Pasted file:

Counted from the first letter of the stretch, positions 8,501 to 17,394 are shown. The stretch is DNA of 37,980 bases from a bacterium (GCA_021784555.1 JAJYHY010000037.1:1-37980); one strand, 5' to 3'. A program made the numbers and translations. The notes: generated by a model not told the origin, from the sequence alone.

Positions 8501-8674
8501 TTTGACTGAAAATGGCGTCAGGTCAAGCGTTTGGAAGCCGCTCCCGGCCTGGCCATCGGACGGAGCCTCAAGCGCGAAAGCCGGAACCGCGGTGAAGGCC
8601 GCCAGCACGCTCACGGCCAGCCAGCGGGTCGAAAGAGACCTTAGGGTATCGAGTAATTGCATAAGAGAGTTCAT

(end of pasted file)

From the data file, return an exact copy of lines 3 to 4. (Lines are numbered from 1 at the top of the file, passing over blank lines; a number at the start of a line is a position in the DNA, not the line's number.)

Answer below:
8501 TTTGACTGAAAATGGCGTCAGGTCAAGCGTTTGGAAGCCGCTCCCGGCCTGGCCATCGGACGGAGCCTCAAGCGCGAAAGCCGGAACCGCGGTGAAGGCC
8601 GCCAGCACGCTCACGGCCAGCCAGCGGGTCGAAAGAGACCTTAGGGTATCGAGTAATTGCATAAGAGAGTTCAT